Why being a Media First Responder matters
In 1925, psychologist Frederick Lund conducted an experiment to see if the persuasiveness of arguments is affected by the order in which they are presented. He gave students two documents supporting and opposing a controversial issue. Lund then interviewed the students to see which of the two sides they had chosen. The interviews showed that the document read first consistently had greater influence, regardless of which position it expressed. The mechanism by which this worked was termed the primacy principle.
Fascinating stuff, but why should a PR person care about the primacy principle? Because it suggests that we should encourage our clients to be media first responders if they’re to maximise their influence. While being the first to answer a journalist enquiry, the first to comment on a topical article on economist.com, the opening speaker in a panel discussion or the first to make a 140-character statement in a Twitter chat, might only have a marginal effect on our ultimate Klout score, when combined with other subtle techniques of influence (many of which are covered in our science of marketing series) these minor decisions could potentially make all the difference in helping a marketing campaign gain that critical competitive edge.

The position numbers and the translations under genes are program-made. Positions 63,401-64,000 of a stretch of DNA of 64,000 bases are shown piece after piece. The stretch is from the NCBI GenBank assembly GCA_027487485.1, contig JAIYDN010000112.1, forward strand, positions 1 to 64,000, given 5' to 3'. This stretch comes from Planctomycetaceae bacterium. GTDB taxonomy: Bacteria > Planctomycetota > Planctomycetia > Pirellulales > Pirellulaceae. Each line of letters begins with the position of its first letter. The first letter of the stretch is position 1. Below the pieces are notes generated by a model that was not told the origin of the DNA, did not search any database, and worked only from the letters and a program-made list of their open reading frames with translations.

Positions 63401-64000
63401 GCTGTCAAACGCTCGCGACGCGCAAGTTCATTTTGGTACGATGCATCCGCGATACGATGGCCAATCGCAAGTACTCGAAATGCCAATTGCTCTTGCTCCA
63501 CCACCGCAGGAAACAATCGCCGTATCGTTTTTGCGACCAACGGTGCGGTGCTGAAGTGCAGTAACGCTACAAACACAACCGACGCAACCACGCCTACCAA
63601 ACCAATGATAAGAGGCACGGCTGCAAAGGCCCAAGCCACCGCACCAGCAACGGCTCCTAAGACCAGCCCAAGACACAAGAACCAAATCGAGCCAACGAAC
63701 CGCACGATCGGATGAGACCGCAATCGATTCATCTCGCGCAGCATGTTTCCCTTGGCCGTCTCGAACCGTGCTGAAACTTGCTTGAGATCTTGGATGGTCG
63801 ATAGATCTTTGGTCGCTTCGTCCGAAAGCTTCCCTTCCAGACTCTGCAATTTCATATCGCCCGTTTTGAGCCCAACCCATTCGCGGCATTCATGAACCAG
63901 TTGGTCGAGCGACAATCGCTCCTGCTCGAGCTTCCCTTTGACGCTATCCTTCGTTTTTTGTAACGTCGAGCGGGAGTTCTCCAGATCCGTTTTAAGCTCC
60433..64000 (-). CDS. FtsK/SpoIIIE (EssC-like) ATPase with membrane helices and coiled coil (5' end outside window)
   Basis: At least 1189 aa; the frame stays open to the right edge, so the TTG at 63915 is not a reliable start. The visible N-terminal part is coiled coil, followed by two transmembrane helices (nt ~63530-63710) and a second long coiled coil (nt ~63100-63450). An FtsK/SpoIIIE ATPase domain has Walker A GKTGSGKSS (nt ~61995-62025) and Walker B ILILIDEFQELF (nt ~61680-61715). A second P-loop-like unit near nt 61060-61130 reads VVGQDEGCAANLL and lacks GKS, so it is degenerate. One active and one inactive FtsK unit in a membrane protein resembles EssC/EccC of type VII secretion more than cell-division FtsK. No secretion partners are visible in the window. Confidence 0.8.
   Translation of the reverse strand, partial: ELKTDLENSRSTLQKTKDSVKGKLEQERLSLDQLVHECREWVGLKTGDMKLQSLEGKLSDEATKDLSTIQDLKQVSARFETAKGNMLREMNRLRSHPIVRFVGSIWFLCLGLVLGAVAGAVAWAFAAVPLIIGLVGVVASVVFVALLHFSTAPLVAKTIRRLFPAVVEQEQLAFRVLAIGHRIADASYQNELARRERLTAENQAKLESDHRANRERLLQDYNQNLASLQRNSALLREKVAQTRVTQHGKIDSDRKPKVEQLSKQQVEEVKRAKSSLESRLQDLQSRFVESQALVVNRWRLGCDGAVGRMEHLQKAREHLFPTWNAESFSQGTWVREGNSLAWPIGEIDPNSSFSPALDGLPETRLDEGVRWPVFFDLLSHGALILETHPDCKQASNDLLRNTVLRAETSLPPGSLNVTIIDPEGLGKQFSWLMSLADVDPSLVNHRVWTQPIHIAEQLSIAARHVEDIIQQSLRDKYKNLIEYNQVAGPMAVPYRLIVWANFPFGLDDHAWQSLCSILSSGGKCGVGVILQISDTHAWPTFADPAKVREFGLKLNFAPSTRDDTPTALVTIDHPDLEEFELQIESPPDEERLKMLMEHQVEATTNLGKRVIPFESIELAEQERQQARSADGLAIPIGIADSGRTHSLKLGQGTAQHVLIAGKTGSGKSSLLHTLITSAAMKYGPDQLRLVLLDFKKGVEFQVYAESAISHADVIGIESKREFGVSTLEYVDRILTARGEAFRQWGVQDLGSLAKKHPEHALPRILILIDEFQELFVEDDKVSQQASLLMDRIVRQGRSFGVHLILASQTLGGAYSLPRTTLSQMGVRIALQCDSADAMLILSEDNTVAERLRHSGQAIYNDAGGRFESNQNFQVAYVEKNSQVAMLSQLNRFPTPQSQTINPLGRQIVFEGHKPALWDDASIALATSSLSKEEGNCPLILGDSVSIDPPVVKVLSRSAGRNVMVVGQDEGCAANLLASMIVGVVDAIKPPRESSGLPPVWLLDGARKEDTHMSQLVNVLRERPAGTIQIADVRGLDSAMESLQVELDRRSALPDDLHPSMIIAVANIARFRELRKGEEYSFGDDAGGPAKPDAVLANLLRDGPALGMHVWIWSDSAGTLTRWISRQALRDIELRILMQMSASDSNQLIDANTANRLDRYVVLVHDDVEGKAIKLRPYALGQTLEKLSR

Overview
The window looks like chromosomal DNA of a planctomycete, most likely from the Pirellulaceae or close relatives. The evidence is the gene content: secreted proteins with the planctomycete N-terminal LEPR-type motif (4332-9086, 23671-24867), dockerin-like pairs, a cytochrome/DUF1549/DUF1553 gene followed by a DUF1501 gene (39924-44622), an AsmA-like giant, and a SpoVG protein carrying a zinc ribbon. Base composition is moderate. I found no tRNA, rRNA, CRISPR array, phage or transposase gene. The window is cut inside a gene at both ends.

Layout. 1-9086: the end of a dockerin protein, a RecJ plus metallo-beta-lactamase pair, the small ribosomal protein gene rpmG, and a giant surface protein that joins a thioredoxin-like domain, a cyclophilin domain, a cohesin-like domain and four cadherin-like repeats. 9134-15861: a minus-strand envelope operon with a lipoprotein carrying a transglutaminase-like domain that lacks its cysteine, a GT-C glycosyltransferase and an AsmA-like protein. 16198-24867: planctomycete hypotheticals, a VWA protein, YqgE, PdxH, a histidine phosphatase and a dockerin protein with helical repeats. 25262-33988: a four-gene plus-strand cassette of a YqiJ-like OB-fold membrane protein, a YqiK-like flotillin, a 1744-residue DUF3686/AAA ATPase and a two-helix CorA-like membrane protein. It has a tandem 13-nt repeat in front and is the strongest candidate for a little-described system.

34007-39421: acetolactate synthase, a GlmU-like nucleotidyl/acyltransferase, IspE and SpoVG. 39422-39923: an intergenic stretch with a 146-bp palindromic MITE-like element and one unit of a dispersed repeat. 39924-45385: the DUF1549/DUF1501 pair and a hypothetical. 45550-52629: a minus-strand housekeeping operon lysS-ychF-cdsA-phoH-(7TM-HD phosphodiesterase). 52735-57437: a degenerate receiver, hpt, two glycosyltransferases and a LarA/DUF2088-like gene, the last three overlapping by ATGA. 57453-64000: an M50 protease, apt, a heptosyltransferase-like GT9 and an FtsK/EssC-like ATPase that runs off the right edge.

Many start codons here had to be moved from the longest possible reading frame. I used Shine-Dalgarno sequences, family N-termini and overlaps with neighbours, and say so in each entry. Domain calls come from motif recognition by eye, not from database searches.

Now I know it’s not very British to push your way to the front of the queue, but I’m going to recommend it anyway. Be the first to comment if you disagree!